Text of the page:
Part 7 – Rice and Beans‌‌‌

Beans Beans Survival Military Gear

Like the cornbread and beans diet of the Confederacy or the fish and rice staple diet of the Orient, rice and beans combine incomplete proteins from two different foods to form complete proteins. The combination of rice and beans is a staple diet for much of the world’s population. You can top the Carolina Red Rice recipe with cooked dried beans (seasoned to taste). Use the recipes for Hopping John (a colonial dish served on New Year’s Day to ensure good luck) as guidelines and substitute whatever type of beans you have available. Try adding canned chili and tomato sauce or salsa to cooked rice (or make your own chili with meat, tomato sauce, and chili seasonings) and add it to any rice and bean mix (seasoned to taste with hot sauce).

       Cooking Rice

  • Instant or minute rice, while good for cooking in the field, won’t store for long periods (without vacuum or nitrogen packing) since it has already been cooked and then dried.
  • To prepare regular long grain white rice (1 cup uncooked rice = about 3 cups cooked rice), rinse lightly and drain the water. Add one cup of water and 1/2 to 1 tsp — salt (or meat stock or bouillon) for each cup of rice.
  • Optionally, add one teaspoon of butter or oil for each cup of uncooked rice. Bring to a boil over high heat and allow to boil one minute. Cover pot, reduce heat and simmer for 20 minutes.
  • Remove from heat and let stand for 10 minutes more. Don’t open the lid while cooking.

Bean-Rice Casserole

  • 3 cups of water
  • 1 cup uncooked rice
  • 1/2 cup quick-cooking black beans 
    •  (see the previous section for instructions on preparing quick- cooking beans or substitute cooked dried beans or a can of cooked beans)
  • 1 tbsp. instant beef bouillon 
  • 3 tbsp. margarine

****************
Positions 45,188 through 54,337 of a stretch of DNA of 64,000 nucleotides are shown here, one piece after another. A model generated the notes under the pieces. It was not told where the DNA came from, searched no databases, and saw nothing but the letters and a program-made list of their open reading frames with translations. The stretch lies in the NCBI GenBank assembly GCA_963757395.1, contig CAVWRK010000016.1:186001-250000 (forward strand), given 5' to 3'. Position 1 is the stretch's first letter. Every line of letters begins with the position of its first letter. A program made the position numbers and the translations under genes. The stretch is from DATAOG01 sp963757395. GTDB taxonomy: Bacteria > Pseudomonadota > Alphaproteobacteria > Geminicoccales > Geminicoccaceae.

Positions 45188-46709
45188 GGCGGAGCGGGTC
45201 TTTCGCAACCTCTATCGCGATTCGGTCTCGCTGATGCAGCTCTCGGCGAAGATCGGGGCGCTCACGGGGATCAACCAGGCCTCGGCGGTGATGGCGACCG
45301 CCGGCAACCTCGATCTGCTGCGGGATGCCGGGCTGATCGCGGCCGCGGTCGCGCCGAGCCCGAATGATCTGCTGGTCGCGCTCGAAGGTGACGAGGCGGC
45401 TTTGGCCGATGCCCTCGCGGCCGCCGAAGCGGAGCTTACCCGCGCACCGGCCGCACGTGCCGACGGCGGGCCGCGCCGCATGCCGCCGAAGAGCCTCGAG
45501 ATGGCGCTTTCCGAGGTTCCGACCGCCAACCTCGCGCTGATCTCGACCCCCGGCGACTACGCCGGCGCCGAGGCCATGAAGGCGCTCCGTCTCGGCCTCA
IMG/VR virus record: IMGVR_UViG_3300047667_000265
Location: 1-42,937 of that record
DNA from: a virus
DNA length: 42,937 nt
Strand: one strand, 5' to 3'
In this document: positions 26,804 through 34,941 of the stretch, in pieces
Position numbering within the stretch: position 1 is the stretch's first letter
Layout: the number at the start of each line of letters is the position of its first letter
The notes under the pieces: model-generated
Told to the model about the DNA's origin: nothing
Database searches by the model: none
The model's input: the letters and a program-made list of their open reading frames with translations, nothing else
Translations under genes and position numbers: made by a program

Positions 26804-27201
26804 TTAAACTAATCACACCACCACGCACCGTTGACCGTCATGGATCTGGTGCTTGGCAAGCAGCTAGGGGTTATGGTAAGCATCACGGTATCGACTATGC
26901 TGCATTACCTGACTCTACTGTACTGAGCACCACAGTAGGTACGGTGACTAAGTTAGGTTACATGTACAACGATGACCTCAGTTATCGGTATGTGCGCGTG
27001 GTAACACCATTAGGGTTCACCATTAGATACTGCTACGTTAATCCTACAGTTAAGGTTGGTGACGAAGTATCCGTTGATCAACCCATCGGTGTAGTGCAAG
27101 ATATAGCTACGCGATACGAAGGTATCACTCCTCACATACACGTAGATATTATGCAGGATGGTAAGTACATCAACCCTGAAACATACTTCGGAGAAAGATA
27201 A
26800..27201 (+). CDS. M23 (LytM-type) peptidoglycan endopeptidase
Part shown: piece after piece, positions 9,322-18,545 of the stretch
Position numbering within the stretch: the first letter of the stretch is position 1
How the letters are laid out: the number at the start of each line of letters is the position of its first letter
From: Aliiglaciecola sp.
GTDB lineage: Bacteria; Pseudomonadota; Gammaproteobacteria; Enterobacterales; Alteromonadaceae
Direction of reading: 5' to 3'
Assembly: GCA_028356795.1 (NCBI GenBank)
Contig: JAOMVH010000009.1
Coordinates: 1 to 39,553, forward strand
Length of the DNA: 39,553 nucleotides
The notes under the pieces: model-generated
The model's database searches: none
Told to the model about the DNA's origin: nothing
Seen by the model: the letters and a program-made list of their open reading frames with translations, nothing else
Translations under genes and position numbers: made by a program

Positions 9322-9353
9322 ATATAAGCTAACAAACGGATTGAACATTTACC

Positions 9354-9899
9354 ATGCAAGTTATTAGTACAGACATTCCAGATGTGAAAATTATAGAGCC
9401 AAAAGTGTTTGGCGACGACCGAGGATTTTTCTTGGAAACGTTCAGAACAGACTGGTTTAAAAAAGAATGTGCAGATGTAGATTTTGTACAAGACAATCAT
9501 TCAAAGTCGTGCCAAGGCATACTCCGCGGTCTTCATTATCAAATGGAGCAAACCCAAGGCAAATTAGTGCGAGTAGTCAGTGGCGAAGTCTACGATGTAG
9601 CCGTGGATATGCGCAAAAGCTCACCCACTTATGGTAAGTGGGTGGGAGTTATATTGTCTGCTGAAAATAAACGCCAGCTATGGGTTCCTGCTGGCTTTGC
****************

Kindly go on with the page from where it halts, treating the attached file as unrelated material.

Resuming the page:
• 1/2 cup chopped dried apricots 
  • 1/2 cup chopped dried pineapple

Put all ingredients in a frying pan and mix. Cover and cook over medium heat for about 20 minutes. Don’t stir while it’s cooking because that will make the rice gummy. When the water has been absorbed, test rice for doneness. If it’s still a little chewy, add a little more water and cook a few minutes more.

Carolina Red Rice

  • 1/4 lb. bacon
  • 3/4 cup chopped onions 
  • 2 cups cooked rice
  • 2 cups canned tomatoes (or reconstituted dried tomatoes) 
  • 1/2 tsp. salt
  • 1/2 tsp. pepper
  • 1/4 tsp. Tabasco sauce

Cook bacon, remove from pan and crumble. Cook onions in bacon fat until tender. Add rice, tomatoes, seasonings and crumbled bacon. Cook on low heat about 35 minutes, stirring well. Stir with a fork several times while cooking. Check after 15 minutes and add water if needed.

Hopping John

  • 2 cups cooked black-eyed peas 
  • 2 cups cooked rice
  • 1 chopped onion (optional) 
  • 2 tbsp. butter
  • dash salt, pepper, and hot sauce

Blend and heat slowly about 30 minutes.

Hopping John Soup

  • 1 cup dry black-eyed peas (“southern caviar”) 
  • 8 cups of water
  • 6 slices bacon
  • 3/4 cup chopped onion 
  • 1 clove garlic, minced 
  • 1 cup of regular rice
  • 2 tsp. salt
  • 1/4 tsp. pepper

Rinse black-eyed peas. In a large saucepan add the peas and water, bring to a boil 2 minutes. Remove from heat and let stand 1 hour. Drain, setting aside 6 cups of the cooking liquid. In a heavy saucepan, cook the bacon, onion, and garlic until the bacon is crisp and the onion is tender but not brown. Remove the bacon, drain on paper towels: crumble and set aside. Stir the black-eyed peas, raw rice, salt, pepper, and reserved cooking liquid into mixture in saucepan. Bring to a boil, cover and reduce heat. Simmer 1 hour, stirring occasionally. Stir in crumbled bacon, and it’s ready to serve eight regular folks or two good ol’ boys.

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